South Africa’s Zuma Faces Double Bind on Troubled Economy

South Africa’s Zuma Faces Double Bind on Troubled Economy
South African President Jacob Zuma at an auditorium at Tsinghua University, Beijing, China, Dec. 5, 2014 (AP photo by Ng Han Guan).

The past two years have been deeply unsettling ones for South Africa’s economy, defined by sluggish growth rates, power shortages, service delivery protests and endemic labor unrest. International ratings agencies are getting wary and could eventually downgrade the country’s sovereign credit rating. President Jacob Zuma’s government is currently failing to satisfy any of the key constituencies with a material stake in its economic policy: its own support base, an increasingly fragmented labor movement and investors at home and abroad. Like other emerging markets around the world, including the once-solid BRICS, South Africa’s economy is in a sea of trouble.

Since Zuma came to the presidency in 2009, South Africa’s growth rates, averaging between 2 and 3 percent, have fallen short of the 6 to 7 percent level required to address mass unemployment or to sustain the government’s huge outlay on social grants, which are keeping some 16.4 million people out of absolute poverty. In 2014 things worsened further, with growth recorded at an underwhelming 1.5 percent—the lowest figure since 2009. This was a consequence of protracted strikes in the mining and manufacturing sectors and electricity shortages caused by chronic mismanagement and an absence of forward planning at the country’s power utility, Eskom. The International Monetary Fund (IMF) has forecast sluggish growth of 2 to 3 percent for the next five years.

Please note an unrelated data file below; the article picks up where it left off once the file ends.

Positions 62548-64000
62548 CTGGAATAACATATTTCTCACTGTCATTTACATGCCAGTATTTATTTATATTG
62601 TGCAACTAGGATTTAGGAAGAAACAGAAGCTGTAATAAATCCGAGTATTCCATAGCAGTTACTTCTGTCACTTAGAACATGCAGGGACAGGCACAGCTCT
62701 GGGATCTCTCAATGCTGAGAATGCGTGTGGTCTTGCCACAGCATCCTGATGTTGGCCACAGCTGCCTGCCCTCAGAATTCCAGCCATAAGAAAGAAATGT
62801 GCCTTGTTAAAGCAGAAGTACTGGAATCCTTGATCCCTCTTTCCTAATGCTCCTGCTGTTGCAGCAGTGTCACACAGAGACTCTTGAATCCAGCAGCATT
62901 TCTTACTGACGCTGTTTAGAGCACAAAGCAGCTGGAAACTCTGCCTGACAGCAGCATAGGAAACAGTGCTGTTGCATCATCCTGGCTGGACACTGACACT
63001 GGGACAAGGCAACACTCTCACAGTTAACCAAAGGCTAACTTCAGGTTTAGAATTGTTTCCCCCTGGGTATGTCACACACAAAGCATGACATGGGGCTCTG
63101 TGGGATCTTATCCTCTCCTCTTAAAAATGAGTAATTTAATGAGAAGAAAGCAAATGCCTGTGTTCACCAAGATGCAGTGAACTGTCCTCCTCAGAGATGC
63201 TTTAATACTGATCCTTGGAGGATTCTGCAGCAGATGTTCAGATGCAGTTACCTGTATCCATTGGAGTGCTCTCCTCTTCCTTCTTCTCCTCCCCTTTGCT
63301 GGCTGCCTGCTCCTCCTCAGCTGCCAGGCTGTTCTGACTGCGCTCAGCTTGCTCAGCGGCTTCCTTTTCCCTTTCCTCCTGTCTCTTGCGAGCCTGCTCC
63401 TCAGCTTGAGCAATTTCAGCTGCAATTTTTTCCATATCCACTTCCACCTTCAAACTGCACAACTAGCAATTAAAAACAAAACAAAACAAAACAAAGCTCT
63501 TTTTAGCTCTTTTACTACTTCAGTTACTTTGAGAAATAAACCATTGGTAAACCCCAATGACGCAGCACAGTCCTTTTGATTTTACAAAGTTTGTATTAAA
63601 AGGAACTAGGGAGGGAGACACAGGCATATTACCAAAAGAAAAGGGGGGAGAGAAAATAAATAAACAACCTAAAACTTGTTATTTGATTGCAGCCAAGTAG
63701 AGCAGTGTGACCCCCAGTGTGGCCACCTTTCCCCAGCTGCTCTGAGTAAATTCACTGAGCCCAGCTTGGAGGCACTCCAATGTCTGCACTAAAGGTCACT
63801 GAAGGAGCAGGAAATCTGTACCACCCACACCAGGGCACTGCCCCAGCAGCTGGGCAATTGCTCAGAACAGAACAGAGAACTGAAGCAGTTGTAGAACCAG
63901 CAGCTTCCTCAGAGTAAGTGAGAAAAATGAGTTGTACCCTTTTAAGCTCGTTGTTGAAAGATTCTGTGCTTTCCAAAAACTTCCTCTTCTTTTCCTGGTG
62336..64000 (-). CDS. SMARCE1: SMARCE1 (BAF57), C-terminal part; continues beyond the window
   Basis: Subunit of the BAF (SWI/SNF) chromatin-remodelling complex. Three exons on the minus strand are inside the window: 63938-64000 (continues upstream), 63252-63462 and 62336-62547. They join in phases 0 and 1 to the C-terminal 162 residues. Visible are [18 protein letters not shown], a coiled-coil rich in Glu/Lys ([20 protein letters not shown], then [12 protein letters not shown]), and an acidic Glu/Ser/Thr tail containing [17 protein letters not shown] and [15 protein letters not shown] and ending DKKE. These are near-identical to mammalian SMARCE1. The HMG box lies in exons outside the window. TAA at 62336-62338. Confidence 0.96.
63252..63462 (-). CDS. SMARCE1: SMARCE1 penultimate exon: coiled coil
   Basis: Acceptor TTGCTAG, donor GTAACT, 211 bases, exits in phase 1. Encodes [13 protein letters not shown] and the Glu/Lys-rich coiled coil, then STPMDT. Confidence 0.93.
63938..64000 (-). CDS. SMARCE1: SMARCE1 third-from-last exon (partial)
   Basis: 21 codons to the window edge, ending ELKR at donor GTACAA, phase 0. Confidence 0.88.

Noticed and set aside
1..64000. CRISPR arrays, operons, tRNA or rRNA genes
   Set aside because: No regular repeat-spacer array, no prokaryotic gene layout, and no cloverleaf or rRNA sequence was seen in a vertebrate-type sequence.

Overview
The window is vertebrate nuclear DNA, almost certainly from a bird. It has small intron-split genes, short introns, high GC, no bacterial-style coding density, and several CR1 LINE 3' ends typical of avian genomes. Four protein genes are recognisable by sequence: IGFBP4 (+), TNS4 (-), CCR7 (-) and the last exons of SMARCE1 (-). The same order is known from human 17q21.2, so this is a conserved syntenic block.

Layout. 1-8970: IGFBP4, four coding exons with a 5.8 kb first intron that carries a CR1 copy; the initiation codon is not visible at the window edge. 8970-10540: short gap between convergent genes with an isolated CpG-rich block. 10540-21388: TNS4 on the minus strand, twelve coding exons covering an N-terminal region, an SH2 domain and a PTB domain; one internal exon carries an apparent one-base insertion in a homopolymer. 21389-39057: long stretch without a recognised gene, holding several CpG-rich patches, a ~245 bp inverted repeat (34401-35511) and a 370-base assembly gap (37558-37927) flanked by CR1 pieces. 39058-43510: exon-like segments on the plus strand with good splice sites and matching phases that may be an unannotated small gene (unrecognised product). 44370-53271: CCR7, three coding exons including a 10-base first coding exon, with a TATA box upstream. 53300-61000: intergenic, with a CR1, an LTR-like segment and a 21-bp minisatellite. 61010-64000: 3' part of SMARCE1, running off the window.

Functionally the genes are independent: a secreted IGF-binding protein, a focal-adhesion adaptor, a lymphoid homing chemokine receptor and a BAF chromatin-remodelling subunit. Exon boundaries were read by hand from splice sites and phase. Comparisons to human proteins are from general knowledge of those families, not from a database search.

This economic lethargy stands in sharp contrast to the established view of South Africa as an African economic powerhouse and leader among the BRICS. In fact, South African economic growth currently lags behind both sub-Saharan Africa’s average—4.5 percent in 2014—and that of its fellow BRICS members, which are themselves beset by a range of economic woes, with capital flowing out of Russia, China, India and Brazil. South Africa’s record on inclusive growth—the extent to which it includes and benefits the poor—is worse than that of Argentina, Brazil, China, Malaysia and Russia. The flow of investment into South Africa also continues to disappoint as power shortages, protracted industrial action and political uncertainty erode investor confidence.

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